This paper explores the ways in which Traveller pupils construct their identity at school. Drawing on the work of Bauman (1991) the paper examines the ways in which Travellers are perceived as ¿strangers¿ within the mainstream education system. The paper argues that cultural dissonance contributes to many misunderstandings between schools, Traveller pupils and parents, and participating in education is equated with a ¿dilution¿ of Traveller identity. School then becomes a ¿site of resistance¿ in which contested identities oppose and challenge a mainstream education sytem, which, despite assertions of equality, continues to assume sedentarist practices for all participants creating a two-tier model based on exclusionary practices for those families and pupils who wish to, or are forced into, nomadic existences.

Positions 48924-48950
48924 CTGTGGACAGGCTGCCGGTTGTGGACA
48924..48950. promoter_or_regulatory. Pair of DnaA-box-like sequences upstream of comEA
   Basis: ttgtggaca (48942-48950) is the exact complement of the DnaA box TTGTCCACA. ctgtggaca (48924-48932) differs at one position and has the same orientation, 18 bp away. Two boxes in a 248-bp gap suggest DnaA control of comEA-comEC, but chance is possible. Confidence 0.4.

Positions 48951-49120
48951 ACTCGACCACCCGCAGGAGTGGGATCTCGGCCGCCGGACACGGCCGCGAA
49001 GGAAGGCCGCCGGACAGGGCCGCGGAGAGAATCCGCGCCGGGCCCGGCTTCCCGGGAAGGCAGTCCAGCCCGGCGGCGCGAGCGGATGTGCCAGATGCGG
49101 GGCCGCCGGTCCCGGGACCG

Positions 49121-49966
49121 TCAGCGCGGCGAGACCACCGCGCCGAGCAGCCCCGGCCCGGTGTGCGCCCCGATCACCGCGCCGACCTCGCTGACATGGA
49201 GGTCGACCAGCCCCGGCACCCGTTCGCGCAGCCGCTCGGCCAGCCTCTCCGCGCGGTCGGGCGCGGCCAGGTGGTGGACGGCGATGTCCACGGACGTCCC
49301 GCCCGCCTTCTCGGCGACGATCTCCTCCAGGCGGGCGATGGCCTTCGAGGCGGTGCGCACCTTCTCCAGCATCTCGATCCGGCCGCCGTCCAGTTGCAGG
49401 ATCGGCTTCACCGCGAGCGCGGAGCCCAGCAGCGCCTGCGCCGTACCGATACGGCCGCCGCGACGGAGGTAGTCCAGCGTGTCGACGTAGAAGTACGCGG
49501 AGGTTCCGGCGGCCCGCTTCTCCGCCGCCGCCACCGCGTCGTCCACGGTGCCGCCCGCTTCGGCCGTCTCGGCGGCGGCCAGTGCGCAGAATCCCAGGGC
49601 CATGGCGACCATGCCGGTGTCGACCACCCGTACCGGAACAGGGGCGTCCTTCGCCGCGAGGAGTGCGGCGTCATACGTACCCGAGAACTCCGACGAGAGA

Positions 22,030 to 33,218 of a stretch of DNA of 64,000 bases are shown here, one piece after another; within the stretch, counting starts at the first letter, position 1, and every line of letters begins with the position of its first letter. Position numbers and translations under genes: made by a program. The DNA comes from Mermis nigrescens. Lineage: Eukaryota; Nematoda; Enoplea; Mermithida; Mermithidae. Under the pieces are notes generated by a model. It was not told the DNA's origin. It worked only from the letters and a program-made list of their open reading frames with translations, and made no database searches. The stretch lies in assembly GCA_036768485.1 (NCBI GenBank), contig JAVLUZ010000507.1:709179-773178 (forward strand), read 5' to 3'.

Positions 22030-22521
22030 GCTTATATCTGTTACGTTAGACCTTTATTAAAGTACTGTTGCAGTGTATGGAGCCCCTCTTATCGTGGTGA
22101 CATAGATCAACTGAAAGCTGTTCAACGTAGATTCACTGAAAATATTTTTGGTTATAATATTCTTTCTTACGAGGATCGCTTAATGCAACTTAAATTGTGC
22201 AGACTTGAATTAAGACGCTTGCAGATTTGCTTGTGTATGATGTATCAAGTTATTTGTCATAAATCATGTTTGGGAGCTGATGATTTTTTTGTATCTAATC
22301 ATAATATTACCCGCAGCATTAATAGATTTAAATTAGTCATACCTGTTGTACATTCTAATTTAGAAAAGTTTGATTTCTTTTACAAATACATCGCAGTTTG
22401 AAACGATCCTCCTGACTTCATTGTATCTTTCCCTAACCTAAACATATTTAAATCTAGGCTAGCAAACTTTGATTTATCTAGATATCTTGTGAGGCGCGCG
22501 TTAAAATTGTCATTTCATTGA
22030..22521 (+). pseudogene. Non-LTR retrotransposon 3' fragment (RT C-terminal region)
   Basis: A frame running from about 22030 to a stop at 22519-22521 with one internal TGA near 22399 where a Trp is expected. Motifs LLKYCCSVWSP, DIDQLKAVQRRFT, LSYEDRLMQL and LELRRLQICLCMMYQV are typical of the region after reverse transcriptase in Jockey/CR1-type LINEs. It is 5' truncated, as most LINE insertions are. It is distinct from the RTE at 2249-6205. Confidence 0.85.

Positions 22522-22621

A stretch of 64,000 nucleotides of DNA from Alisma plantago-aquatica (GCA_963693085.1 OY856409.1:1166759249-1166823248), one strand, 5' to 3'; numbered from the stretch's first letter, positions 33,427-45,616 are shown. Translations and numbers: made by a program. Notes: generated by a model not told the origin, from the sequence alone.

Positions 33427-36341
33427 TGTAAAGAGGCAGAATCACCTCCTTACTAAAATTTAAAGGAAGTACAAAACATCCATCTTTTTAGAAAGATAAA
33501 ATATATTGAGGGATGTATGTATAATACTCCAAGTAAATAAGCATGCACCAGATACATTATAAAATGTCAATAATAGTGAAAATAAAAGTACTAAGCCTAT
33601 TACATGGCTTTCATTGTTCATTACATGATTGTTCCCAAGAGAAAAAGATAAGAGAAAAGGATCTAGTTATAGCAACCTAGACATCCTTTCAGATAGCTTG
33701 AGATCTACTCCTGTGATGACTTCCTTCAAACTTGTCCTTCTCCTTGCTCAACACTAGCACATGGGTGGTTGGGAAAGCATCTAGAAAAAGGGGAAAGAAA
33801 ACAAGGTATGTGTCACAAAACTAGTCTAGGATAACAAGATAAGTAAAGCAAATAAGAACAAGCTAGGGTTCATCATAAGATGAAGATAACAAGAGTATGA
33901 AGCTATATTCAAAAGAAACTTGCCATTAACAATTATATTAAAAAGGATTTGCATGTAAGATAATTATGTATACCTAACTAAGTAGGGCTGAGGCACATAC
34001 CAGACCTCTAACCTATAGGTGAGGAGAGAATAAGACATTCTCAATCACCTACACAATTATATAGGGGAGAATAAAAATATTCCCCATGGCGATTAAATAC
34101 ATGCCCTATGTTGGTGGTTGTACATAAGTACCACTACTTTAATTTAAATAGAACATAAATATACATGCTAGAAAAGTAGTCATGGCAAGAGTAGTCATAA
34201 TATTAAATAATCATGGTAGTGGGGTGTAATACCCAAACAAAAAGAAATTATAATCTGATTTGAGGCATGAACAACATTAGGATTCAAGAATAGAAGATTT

Liégeois (2008) has argued for the recognition that within the group commonly referred to as Travellers (which includes Gypsy, Roma and members of the Travelling Community) collective identity assumes primacy over the focus of the individual. To date the body of work surrounding Travellers and education has given primacy to the notion of a child¿s right to education (UN Rights of the Child, Article 28) as opposed to the right of a person to become a valued and productive member of their community (Articles 29 and 30); however recent authors (Binchy, 2009) have begun to argue the importance of a rights based model which values human dignity and questions the framing of education within a sedentarist perspective as opposed to a nomadic perspective. Furthermore, whilst developing and sustaining a system of education which is supportive of nomadic lifestyles is a challenge to our existing institutions, doing so may also present solutions to problems encountered in mainstream education, including the requirements of distance learners and teachers.